An additional consideration is that using their in-house SoCs for Macs, it means that they have even more control over the hardware and it is possible that the software (in particular the operating system) can be optimized for these new chips. This could lead to additional performance improvements, power savings, or even new features like a low power mode.
What Can We Expect Tonight?
Apple’s current lineup of Intel MacBooks consists, basically, of three models:
- MacBook Air 13”
- MacBook Pro 13”
- MacBook Pro 16”
It is expected that they will introduce Apple Silicon chips in at least the first two of these models, maybe even for the 16”.
For the Air, I can imagine them simply using the A14 that the iPad Air and the iPhone 12 line are using. For the lowest end CPUs, this would already be a big leap in performance and especially in power efficiency. However, I could also imagine that they will use an A14X in these. Not sure how good it looks if the MacBook Air is using the same chip as the iPhone.7
For the Pros, it is likely that they use a variant of the A14 chip, like an A14X or something even more powerful. For the 13” MacBook Pros, this would be a big upgrade and will likely suffice both in terms of CPU and GPU performance. However, one thing to consider is that the 16” comes with a dedicated GPU, so if Apple announced an Apple Silicon 16” MacBook Pro, they would need to provide improvements in GPU performance compared to what’s currently in their chips. It is very likely that they will replace the dedicated GPUs with integrated GPUs though. Even modern consoles (like the PlayStation 5 and the Xbox Series X/S) use SoCs with integrated GPUs, so it is certainly possible to have enough GPU power even with an integrated GPU.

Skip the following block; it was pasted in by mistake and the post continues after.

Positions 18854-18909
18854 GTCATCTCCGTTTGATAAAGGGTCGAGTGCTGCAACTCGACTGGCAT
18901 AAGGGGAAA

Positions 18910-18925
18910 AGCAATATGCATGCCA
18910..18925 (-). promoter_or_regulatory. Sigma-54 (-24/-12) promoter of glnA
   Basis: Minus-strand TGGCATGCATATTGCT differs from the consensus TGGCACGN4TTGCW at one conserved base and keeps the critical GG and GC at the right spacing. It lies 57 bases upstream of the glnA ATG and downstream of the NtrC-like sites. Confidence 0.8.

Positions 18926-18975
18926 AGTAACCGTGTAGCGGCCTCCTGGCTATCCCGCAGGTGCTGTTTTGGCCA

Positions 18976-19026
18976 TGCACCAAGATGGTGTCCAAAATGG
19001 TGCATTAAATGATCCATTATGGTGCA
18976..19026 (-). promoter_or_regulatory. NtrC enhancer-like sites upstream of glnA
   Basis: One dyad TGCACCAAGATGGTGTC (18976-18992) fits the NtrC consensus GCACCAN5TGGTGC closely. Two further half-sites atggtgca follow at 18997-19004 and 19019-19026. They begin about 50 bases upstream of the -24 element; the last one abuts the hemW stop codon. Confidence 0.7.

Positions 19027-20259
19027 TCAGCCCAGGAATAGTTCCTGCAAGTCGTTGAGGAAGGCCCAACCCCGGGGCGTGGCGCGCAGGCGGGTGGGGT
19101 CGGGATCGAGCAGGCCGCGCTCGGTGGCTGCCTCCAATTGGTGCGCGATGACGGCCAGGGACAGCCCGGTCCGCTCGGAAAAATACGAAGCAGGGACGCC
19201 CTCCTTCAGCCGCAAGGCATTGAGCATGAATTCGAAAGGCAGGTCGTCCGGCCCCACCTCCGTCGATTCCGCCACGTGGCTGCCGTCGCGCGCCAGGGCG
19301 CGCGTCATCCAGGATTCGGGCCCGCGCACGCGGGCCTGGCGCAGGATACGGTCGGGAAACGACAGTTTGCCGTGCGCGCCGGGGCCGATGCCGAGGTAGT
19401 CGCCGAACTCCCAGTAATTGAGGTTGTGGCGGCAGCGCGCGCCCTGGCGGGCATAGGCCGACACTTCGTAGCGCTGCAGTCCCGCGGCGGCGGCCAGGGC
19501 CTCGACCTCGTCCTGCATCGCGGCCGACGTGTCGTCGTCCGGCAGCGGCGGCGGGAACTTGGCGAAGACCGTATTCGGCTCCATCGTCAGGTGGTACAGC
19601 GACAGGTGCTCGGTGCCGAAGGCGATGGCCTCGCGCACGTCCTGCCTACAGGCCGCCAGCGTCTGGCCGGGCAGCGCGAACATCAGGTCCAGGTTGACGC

Currently, there are no indicators that Apple will announce any desktop computers with Apple Silicon. However, since the Developer Transition Kit uses a modified Mac mini, one could think that it would be trivial to release something similar to the public. Also, it has been rumored that the iMac will also get Apple Silicon chips soon. What I’m thinking is that Apple’s manufacturing capacities won’t be enough to release all of these at once, hence staging the releases so that manufacturing can keep up. Or they are simply not ready yet.
I hope that this post was informative and not too technical. While I don’t plan to buy an Apple Silicon MacBook immediately, I am considering upgrading my 2015 MacBook Pro next year. I might wait for the second generation of Apple Silicon Macs though.
Expect a summary of tonight’s event in tomorrow’s blog post!
The A12X was introduced in 2018 with the redesigned iPad Pro 11” and 12.9”. The A12Z is a variant of the A12X with one more GPU core and was introduced in the 2020 iPad Pros earlier this year. ↩
World Wide Developer Conference ↩
This sounds more dramatic than it is, at least for most developers. If you are using a high-level programming language, especially Swift which is what is commonly used for Mac applications, recompiling your application for ARM should be fairly trivial and could be as easy as flipping as switch. However, for more complicated applications or applications that depend on old legacy code, this might be much harder. ↩
Thermal design power, i.e. how much power they consume and how much heat they dissipate. ↩
Additionally, people are still hoping for a new 12” MacBook which could then use the A14. There have been no rumors about this coming today though. ↩